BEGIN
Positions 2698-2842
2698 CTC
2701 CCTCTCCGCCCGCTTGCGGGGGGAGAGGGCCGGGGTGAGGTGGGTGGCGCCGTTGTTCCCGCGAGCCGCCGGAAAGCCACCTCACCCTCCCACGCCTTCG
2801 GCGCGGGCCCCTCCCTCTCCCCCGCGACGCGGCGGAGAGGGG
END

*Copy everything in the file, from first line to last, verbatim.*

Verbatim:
Positions 2698-2842
2698 CTC
2701 CCTCTCCGCCCGCTTGCGGGGGGAGAGGGCCGGGGTGAGGTGGGTGGCGCCGTTGTTCCCGCGAGCCGCCGGAAAGCCACCTCACCCTCCCACGCCTTCG
2801 GCGCGGGCCCCTCCCTCTCCCCCGCGACGCGGCGGAGAGGGG